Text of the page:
Psychologists to Diagnose Sports Fans

Sports / Off Season

Psychologists to Diagnose Sports Fans

By: Chris O'Shea

We here at the Daily Lounge are sports fans, and as sports fans, we acknowledge that sometimes we get a little excited when we're watching games, be it at home or at the actual event. We've tossed things at our TVs and we've yelled at fans of the other team when they dare to step foot on our home turf. The former has never resulted in anything beyond us crying because we broke our TV. The latter could — in the future — get us arrested. According to The New York Post, some NFL stadiums are now trying to curtail rowdy fan behavior by having them see a shrink. At the shrink they must take a test, and if they fail to pass the test and show up at an event in the future, they will be arrested for trespassing.

The idea behind the program is to curtail bad fan behavior before it turns violent. Most stadiums will offer their own version of a test that detained fans must pass before being allowed back to another game. If the fans don't pass the test — created by Dr. Ari Novick — or if they fail to take the test online, they are put on a "banned list" at the venues. If they show up at another game and get nabbed by security, they are then arrested. If it all sounds a bit excessive, you haven't been paying attention to what happens in the stands enough.

In the last season alone, the NFL was plagued by several violent incidents. James Mohr, a New York Jets fan, was beaten badly by several Kansas City Chiefs fans during a game at New York's MetLife Stadium. According to Mohr he was attacked when he took offense to the Chiefs' fans comments about New York "deserving" 9/11. Mohr was beaten so badly he suffered a fractured jaw, cheekbone and eye socket and bleeding on the brain, according to Yahoo Sports. That same Sunday, a Miami Dolphins fan was knocked out by a Philadelphia Eagles fan during a fight in the parking lot. 

While those fights are bad enough, the worst violent incident came in August, during a preseason game. In the parking lot prior to a San Francisco 49ers game, a 49ers fan was shot twice in the stomach by an Oakland Raiders fan. Another fan was also shot during that game, and another man was beaten badly in the bathroom. The incident was so bad that the NFL didn't schedule the two teams to play each other this upcoming season. The violence isn't restricted to just the NFL. Bryan Stow, a San Francisco Giants fan, was beaten so badly by Los Angeles Dodgers fans that he was in a coma. He is now wheelchair bound from the injuries. After last season's Stanley Cup loss, fans of the Vancouver Canucks turned violent and rioted...that's right: Canadians rioted.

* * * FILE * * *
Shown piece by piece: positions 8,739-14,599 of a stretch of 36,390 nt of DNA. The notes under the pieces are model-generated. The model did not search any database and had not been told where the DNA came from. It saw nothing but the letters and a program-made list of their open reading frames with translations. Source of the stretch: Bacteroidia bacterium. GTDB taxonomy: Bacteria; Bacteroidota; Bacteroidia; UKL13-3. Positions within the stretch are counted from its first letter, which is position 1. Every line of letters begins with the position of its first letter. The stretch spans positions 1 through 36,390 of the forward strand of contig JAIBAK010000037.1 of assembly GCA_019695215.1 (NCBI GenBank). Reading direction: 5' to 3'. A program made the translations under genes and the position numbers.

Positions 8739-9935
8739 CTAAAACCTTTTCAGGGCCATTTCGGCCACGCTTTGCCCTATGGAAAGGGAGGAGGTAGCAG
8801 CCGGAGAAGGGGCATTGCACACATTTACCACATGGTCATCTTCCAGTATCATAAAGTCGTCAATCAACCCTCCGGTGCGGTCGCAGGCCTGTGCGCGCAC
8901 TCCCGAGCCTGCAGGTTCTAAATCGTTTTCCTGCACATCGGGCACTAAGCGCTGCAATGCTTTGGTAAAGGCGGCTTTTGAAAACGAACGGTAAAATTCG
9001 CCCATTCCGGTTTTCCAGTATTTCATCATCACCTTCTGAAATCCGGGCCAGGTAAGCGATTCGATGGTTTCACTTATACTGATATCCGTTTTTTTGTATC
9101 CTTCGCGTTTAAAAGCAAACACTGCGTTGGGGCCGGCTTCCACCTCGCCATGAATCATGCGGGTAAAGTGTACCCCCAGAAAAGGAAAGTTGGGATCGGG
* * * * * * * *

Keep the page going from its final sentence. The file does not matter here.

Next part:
As sports fans we have no choice but to endorse Dr. Novick's idea. While we would never get violent at a game, there are simply too many people who take things too far. And sure, the system isn't perfect. But if the test prevents even one incident of fan violence, it will be worth it. 

[Pic via Flickr - Mr. Usaji]

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    the NFL was plagued by several violent incidents. James Mohr, a New York Jets fan, was beaten badly by several Kansas City Chiefs fans during a game at

    osmal ali --- Mar 22, 2014 - 7:32 PMReply

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